Hexagon rolls out two new measuring products

  • 23-Apr-2009 08:19 EDT
omega arm pressphoto.jpg
The seven-axis arm is made of advanced carbon-fiber and aluminum construction for lightness.

Hexagon Metrology rolled out two new products at the recent Westec conference in Los Angeles—one a portable measuring arm, the other moving bridge coordinate measuring machine (CMM).

The Omega portable measuring arm, from Hexagon’s Romer Inc. unit, is described by the company as its most economical tool for multipurpose noncontact measurement to date. It is packaged for 3-D scanning applications such as reverse engineering, rapid prototyping, and noncontact inspection. A complete package includes the Omega articulating arm, the R-Scan line laser scanning probe, and PC-DMIS Reshaper software. Entry-level yet full-featured, the product sells for $56,000 (model 2025/9 ft size) and is offered in three additional sizes: model 2018 at 6 ft; model 2030 at 10 ft; and model 2036 at 12 ft.

The seven-axis arm is made of advanced carbon-fiber and aluminum construction for lightness.

The Omega series presents a new series of 3-D portable arms that are fast, intuitive, and promote measurement without constraints, according to the company. Optimized for reverse engineering, the R-Scan noncontact laser scanner offers patented infinite rotation for scanning hard-to-reach areas. The Omega system also features large-capacity inspection, repeatability, automatic color recognition, and real-time display of point clouds and point data.

Included in the package is PC-DMIS Reshaper software, a comprehensive 3-D point-cloud processing program for users who need to handle rapidly generated point clouds and obtain high-quality 3-D meshes. The software collects measurement data "live" from the arm, and rapidly creates and edits 3-D polygon mesh models, which can be exported in a variety of formats for further processing in a CAD program or for printing to a rapid-prototyping printer.

From Hexagon’s Sheffield Measurement brand comes the Pioneer Plus CMM, a moving bridge CMM with scalable options including noncontact scanning capabilities and multiple sensor support—all powered by PC-DMIS software. Hexagon says it is a good solution for the CMM buyer looking for greater flexibility and accuracy in aerospace and other industries.

The Pioneer Plus fully supports a range of sensors including the ScanShark 4Vix line laser scanning probe, the CMM-V vision sensor, and the LSP-X1 analog scanning probe, as well as multiple types of touch-trigger sensors. Several types of sensors can be combined in a single system for true multisensor capability.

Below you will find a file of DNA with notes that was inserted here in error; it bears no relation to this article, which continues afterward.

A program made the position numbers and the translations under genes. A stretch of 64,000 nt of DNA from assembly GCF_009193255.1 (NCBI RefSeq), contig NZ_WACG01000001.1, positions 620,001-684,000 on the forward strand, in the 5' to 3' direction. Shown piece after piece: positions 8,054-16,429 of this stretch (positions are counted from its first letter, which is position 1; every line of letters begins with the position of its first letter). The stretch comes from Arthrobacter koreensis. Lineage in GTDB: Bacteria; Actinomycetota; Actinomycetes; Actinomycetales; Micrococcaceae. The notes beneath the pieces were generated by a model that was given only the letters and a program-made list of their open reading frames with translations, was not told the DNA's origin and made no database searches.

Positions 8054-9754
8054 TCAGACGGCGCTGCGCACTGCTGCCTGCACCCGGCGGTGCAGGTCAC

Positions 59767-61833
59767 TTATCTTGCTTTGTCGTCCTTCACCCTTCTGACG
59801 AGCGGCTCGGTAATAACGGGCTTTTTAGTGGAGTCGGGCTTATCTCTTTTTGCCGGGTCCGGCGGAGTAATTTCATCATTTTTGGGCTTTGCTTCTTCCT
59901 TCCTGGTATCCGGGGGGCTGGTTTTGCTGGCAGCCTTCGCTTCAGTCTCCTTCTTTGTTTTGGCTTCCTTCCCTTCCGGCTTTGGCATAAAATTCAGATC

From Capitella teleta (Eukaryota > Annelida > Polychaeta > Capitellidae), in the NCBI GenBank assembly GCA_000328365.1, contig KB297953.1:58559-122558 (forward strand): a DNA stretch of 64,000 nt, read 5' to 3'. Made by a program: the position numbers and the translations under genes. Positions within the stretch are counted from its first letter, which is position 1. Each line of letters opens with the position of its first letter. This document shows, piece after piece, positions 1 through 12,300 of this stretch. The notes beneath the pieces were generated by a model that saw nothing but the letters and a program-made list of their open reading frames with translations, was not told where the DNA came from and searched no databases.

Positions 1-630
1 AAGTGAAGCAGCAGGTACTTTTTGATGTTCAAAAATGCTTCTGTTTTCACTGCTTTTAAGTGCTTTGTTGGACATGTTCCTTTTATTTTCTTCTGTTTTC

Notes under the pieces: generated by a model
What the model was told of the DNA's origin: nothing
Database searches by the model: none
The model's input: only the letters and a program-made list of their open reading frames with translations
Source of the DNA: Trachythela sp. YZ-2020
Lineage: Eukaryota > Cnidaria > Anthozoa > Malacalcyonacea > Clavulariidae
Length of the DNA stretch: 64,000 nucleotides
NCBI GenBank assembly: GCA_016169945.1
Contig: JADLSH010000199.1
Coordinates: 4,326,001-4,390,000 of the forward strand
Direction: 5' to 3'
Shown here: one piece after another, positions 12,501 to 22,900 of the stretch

The ScanShark 4Vix laser scanning probe enables rapid data collection at 23,000 points per second and is used to quickly and repeatably acquire precision data from geometrically complex areas. The ultra-lightweight scanner includes software filters for various ambient lighting situations and surface finishes—from chrome to glossy black. No spray-on coating is needed.

With indexable vision measurement, the CMM-V vision sensor allows noncontact measurement of parts large and small. The probe's software-controlled, integrated LED illumination enables image optimization for each measurement. The CMM-V can measure hole diameters, precise edge contours, and small features that a touch-trigger stylus cannot easily define. The CMM-V is a useful probe for measuring soft or easily deformed parts, or for inspecting printed circuit boards and other deposited or printed patterns. Since the CMM-V operates inside PC-DMIS as an additional supported probe, contact and vision features can be programmed and inspected in a single program.

The Pioneer Plus also supports the high-accuracy LSP-X1 analog scanning probe head, which supports all the standard probing modes from single-point probing and self-centering to continuous high-speed scanning for fast and accurate form and profile measurements.

Sector:
Topic:
Mentions:
Share
HTML for Linking to Page
Page URL
Grade
Rate It
0.00 Avg. Rating

Read More Articles On

2017-02-20
Researchers from Purdue University are studying the fundamental mechanisms behind a method that uses electrical fields to enhance ceramics-sintering processing, which could aid R&D of rechargeable lithium-ion batteries and fuel cells. The research also could shed light on a phenomenon called electromigration, which can affect the performance of electronic devices.
2016-10-20
The fusing of emerging technologies from the aerospace materials sector and biological sciences are now, for the first time, heading toward the prospect of growing parts, systems, and, ultimately, perhaps whole aircraft.
2016-10-21
France's Dassault Aviation and India's Reliance Group announced in late September 2016 the creation of a joint venture (JV) in India called Dassault Reliance Aerospace. With this announcement came news that the Dassault Reliance Aerospace JV will be a key player in the execution of offset obligations as a part of the 36 Rafale fighter jet purchase agreement that was signed between France and India on September 23, 2016 and is valued at around €7.87 billion, or about Rs. 59,000 crore.
2016-10-20
One of the biggest issues in bringing forward new designs is the length of time that it takes to agree to a new specification, research and evaluate the alternative features and configurations, and then embark on a development program that will take the design to flight testing and ultimately operational service.

Related Items

Technical Paper / Journal Article
2013-09-17
Technical Paper / Journal Article
2013-09-17
Training / Education
2013-04-09
Training / Education
2013-04-09
Training / Education
2013-04-09